Now Reading
‘Where’s the bill?’: Australians push PM to remove discrimination from schools

‘Where’s the bill?’: Australians push PM to remove discrimination from schools

Lawmakers, activists urge Prime Minister Scott Morrison to make good on promises to protect LGBTI Australians in School (Photo: Twitter)

Activists, parliamentarians and trans children arrived at Australia’s parliament on Wednesday (24 October). They called on Prime Minister Scott Morrison to make good on a promise to ban LGBTI discrimination in schools.

Earlier this month, Morrison promised to make legal amendments to make clear that religious schools should not be allowed to expel LGBTI students.

It came following the release of a controversial federal review which recommends granting religious schools the right to reject students on the grounds of their sexuality.

‘Where is the bill?’ asked senator Janet Rice of the Greens as she called on the Prime Minister to make good on his promise.

Morrison promised in the run up to hotly-contested by-elections in Wentworth, Rice explained.

‘There is one day of parliament left, so he better hurry. Time is ticking, Prime Minister’, the senator said in a statement.

‘End discrimination’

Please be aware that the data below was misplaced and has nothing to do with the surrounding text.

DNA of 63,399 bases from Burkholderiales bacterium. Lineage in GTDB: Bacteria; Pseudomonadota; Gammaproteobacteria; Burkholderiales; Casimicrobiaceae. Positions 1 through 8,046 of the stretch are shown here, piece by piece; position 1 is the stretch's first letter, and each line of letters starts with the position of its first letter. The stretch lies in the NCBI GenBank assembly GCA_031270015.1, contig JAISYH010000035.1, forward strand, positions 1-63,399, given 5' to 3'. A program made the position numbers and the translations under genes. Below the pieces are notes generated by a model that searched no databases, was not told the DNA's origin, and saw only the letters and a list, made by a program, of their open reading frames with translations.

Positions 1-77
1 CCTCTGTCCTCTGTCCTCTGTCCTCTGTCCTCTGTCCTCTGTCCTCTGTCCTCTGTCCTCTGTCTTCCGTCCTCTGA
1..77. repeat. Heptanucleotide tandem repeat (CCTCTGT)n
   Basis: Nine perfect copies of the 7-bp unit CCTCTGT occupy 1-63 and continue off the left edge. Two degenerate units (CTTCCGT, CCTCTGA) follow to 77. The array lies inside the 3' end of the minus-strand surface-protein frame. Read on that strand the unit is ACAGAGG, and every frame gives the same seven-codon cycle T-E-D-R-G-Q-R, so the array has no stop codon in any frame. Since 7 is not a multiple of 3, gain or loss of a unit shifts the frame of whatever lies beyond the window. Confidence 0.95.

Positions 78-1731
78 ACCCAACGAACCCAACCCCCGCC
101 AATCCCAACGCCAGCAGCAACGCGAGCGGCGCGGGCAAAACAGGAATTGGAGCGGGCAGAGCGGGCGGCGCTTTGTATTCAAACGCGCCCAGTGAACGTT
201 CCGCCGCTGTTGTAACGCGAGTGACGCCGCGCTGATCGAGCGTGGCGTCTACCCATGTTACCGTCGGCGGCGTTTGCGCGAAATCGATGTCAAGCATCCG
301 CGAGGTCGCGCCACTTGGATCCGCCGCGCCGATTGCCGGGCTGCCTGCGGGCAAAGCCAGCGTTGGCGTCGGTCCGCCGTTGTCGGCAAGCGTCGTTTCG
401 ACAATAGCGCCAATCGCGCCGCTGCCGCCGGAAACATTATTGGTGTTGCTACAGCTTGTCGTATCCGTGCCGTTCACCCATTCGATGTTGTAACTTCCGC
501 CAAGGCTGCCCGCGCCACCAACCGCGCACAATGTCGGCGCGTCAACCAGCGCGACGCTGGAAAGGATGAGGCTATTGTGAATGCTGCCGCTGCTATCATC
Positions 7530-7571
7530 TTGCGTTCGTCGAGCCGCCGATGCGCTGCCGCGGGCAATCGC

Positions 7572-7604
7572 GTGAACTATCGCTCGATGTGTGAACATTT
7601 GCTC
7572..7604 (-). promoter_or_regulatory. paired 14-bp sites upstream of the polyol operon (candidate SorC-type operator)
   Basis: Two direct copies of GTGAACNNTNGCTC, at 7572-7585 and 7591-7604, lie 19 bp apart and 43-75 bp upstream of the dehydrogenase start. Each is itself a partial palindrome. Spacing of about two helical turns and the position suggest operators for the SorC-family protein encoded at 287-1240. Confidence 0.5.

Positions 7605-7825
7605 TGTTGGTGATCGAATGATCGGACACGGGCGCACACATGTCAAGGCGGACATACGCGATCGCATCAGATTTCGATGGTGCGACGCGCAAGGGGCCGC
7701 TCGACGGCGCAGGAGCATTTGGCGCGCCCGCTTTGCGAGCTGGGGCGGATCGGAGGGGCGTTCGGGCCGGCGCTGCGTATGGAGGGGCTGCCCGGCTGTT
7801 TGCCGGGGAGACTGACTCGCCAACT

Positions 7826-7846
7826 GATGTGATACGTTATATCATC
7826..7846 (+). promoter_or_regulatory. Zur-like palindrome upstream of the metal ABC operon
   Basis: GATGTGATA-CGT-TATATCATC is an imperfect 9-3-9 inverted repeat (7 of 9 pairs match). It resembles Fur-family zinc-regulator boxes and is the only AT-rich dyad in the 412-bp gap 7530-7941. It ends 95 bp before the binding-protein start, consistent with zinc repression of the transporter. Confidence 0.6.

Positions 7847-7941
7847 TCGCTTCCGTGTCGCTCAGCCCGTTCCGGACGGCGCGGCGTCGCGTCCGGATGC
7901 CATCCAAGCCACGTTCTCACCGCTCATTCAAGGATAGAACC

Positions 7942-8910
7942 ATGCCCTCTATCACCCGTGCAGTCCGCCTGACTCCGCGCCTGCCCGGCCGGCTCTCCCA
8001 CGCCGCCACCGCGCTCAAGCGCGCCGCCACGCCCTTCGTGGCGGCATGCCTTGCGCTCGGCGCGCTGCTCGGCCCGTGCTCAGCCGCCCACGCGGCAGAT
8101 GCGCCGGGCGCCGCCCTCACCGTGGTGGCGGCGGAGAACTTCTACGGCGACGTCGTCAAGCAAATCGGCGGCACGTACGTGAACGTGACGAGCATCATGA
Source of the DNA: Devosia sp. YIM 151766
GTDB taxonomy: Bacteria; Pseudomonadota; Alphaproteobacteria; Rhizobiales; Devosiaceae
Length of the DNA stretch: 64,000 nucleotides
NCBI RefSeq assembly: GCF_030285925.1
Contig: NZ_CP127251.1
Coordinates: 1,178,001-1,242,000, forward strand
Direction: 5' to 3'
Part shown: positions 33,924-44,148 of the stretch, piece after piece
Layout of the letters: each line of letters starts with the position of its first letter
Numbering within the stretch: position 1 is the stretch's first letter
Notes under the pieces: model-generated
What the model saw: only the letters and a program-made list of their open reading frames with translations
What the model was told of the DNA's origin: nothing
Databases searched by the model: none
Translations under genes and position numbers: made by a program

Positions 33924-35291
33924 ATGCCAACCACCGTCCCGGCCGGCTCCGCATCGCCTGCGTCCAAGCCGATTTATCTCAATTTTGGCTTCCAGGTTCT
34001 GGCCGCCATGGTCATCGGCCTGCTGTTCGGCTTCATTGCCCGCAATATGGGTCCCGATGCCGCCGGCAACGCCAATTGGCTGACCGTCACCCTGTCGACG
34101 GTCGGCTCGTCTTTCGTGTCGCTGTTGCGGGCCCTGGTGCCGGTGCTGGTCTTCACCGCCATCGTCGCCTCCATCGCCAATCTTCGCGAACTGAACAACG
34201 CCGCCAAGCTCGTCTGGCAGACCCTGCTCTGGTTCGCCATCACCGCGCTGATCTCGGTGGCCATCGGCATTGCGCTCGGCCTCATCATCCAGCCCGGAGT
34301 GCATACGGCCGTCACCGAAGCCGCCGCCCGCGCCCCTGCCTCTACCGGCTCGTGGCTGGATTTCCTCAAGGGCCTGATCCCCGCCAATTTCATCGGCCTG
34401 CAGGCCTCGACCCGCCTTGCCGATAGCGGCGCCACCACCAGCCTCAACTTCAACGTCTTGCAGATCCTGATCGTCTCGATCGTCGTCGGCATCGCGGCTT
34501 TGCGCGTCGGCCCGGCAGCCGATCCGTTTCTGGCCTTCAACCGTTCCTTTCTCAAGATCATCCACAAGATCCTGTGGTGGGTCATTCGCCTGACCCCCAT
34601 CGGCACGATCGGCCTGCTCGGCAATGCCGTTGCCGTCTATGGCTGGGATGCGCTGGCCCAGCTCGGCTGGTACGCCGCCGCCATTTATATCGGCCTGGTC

If Morrison fails to introduce a bill in this session, the Greens will introduce a bill and ‘do his job for him’, she said.

Rice was joined in Australia’s capital, Canberra, by senator Tim Storer and representatives of the Human Rights Law Centre (HRLC), Parents of Gender Diverse Children (PGDC), and Rainbow Families.

Transgender and gender diverse children also joined the group.

It’s time to end discrimination against #LGBT students and teachers in schools’ HRLC senior lawyer Lee Carnie said on Twitter.

PGDC said ‘our transgender children and their teachers to be treated with respect, dignity and fairness’.

Religious freedom

On 13 October, Morrison said the attorney general would begin making amendments to current law to remove religious exemptions.

He said the issue would be raised in parliament within two weeks.

Currently, religious schools in some states are allowed to discriminate against staff or students based on the sexuality or gender identity.

‘Our government does not support [the] expulsion of students from religious non-state schools on the basis of their sexuality,’ Morrison said.

A heated debate surrounding LGBTI discrimination in schools come after the publication of a long-awaited federal review into religious freedoms.

The review recommended that the Sex Discrimination Act to allow religious education establishments could legally turn away LGBTI students or staff.

This angered LGBTI Australians, their allies, and rights defenders, who were concerned it could override anti-discrimination laws in place in some states.

The review was launched last year by former prime minister Malcolm Turnbull to appease religious and conservative groups following the legalization of same-sex marriage in Australia.

More from Gay Star News

US Education Department reaffirms that sex discrimination law protects transgender students in schools

Sex-ed survey confirms discrimination in Chilean schools

LGBTQ progress in US schools is slowing for the first time in years, report says